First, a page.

Joui Wine in Dayton hosts 5-course Persian dinner with wine pairing next week

Joui Wine in Dayton’s Fire Blocks District will be transformed into a traditional meykhaneh when it features five courses of Persian food paired with four wines on Wednesday, June 19.

Owner Lauren Gay met longtime friends Armin Rahmanian and Naysan McIlhargey when she attended a Persian feast they prepared at MAZU in Yellow Springs to celebrate the Persian New Year. Gay said she enjoyed hearing them talk about the ingredients that went into the different dishes and the cultural importance of what was being served.

Credit: Submitted Photo

Credit: Submitted Photo

“They’re not chefs by trade,” Gay said. “This is just something they’re passionate about and want to share with other people.”

Longtime friends who love to cook together

Rahmanian and McIlhargey, who are both 48, have been friends since the sixth grade. Rahmanian said his family moved to Yellow Springs in 1986 and he became quick friends with McIlhargey because they both are of Persian descent.

As they grew up, went to college, started careers and families, they’ve stayed close friends. Cooking has always been an activity that they’ve enjoyed doing together.

Rahmanian, who lives in Columbus, has a 25-year career as a hospital executive. McIlhargey, who resides in Yellow Springs, is a potter and owns Miami Valley Pottery.

Rahmanian said food is an important part of Persian culture. He recalled his parents always making a large spread of food when people came over.

“You’ll see a spread that you’ve never seen before when you’re at a Persian gathering,” Rahmanian said.

McIlhargey said his mom is Iranian and when she came to the United States at 18 it was a challenge for her to maintain her cultural background. When she had children, it was important for her to share the Persian culture. His family celebrated Persian holidays and food was always a highlight.

What to expect at Joui Wine

For the event at Joui Wine, Rahmanian and McIlhargey have took the “best of” Iranian food to create a family-style feast. They will showcase about 15 dishes coming from different regions in Iran.

“There’s a lot of work involved in the food,” McIlhargey said. “If you’re in the kitchen with a really good friend and having fun, it’s not really work. It’s joy and that’s why we called this Persian Joy.”

Credit: Submitted Photo

Credit: Submitted Photo

The “crown jewel” of the night will be the kabobs served fresh off the grill. They will feature kabobs with filet mignon tenderloins and chicken. Prior to grilling, the meat will have marinated for a couple days in advance in a mixture of saffron, puree onion, lemon juice and olive oil.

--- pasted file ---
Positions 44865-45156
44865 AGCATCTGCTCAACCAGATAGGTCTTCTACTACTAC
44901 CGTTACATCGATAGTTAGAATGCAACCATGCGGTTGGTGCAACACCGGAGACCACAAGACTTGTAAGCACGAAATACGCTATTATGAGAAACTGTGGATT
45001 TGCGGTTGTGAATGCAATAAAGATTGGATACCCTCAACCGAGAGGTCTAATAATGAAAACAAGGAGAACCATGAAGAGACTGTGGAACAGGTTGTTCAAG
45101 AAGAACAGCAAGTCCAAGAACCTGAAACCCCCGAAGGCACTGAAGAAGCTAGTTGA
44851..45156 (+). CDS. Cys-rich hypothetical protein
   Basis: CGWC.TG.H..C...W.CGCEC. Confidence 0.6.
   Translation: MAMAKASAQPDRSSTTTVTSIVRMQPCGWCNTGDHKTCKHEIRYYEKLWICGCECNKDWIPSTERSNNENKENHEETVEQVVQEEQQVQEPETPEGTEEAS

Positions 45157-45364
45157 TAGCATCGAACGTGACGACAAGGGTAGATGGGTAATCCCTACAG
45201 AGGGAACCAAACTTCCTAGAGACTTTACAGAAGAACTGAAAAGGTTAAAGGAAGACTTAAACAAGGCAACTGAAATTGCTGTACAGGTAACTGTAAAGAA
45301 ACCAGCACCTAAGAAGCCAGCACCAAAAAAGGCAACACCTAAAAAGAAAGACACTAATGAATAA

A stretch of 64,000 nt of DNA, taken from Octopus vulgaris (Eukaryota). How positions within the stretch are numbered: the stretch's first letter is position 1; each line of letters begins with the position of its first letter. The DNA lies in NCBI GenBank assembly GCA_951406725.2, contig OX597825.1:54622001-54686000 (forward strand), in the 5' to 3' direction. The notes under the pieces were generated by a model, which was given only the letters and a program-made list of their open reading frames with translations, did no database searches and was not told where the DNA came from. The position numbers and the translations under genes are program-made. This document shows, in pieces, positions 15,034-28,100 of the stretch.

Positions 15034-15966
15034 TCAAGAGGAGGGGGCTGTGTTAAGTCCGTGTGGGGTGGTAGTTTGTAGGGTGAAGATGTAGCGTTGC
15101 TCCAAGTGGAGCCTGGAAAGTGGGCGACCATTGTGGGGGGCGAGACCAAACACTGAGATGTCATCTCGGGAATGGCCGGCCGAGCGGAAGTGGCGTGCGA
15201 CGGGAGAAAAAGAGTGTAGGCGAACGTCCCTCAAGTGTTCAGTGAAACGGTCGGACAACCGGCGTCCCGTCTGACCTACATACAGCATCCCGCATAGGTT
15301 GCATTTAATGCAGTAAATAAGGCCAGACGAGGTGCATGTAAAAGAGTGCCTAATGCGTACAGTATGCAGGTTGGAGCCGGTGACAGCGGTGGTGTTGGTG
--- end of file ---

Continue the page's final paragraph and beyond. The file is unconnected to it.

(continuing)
Early on in the dinner, they will serve food that Persians typically take on picnics to highlight the unique flavors of their culture. For example, they will serve Kuku Sabzi that is made with several herbs, spices and barberries. The barberries add a sense complexity to the dish.

Credit: Submitted Photo

Credit: Submitted Photo

“Part of the reason I’m excited to do this dinner is because it’s an opportunity to educate people of the complexities of flavor and ingredients that they may or may not have experienced before,” McIlhargey said. “That’s one of the beauties of Persian cuisine is that the richness of the flavors and ingredients in my opinion is unrivaled.”

Another example of a dish that highlights the flavors of Persian culture is Fesenjan, a chicken-based stew with pomegranate and walnut. It takes two to four hours to make because the ingredients need time to express themselves.

To go along with the food, Gay is pairing various wines.

“I’m putting in a lot of thought and effort into the wines I’m selecting and the stories that they tell,” Gay said. “I’m sourcing some from nearby countries that grow similar grapes that used to be grown in Iran.”

Since the sale and consumption of alcohol is strictly prohibited under the Islamic law of Iran, this dinner will be very unique. Wine has historically been an important part of the Persian culture in terms of health, religion and poetry.

To finish off the meal, there will be Persian ice cream that’s made with saffron.

Sharing culture through food

This will be Rahmanian and McIlhargey’s second pop-up event. They previously teamed up with MAZU because McIlhargey is friends with the owners of the restaurant.

To prepare for an event like this they spend a lot of time researching, doing test kitchens and prepping, but in the end it’s worth it.

“We’re both proud of our heritage,” Rahmanian said. “Being able to show this very positive element of our culture whether it be the food, the poetry part of things that we will talk about, all of that I think those are the positive things that I think it’s important for people to understand.”

More details

Tickets for the Persian dinner are $125. The dinner will be from 5:30 to 9 p.m. at 117 E. Third St. For more information or to purchase tickets, visit

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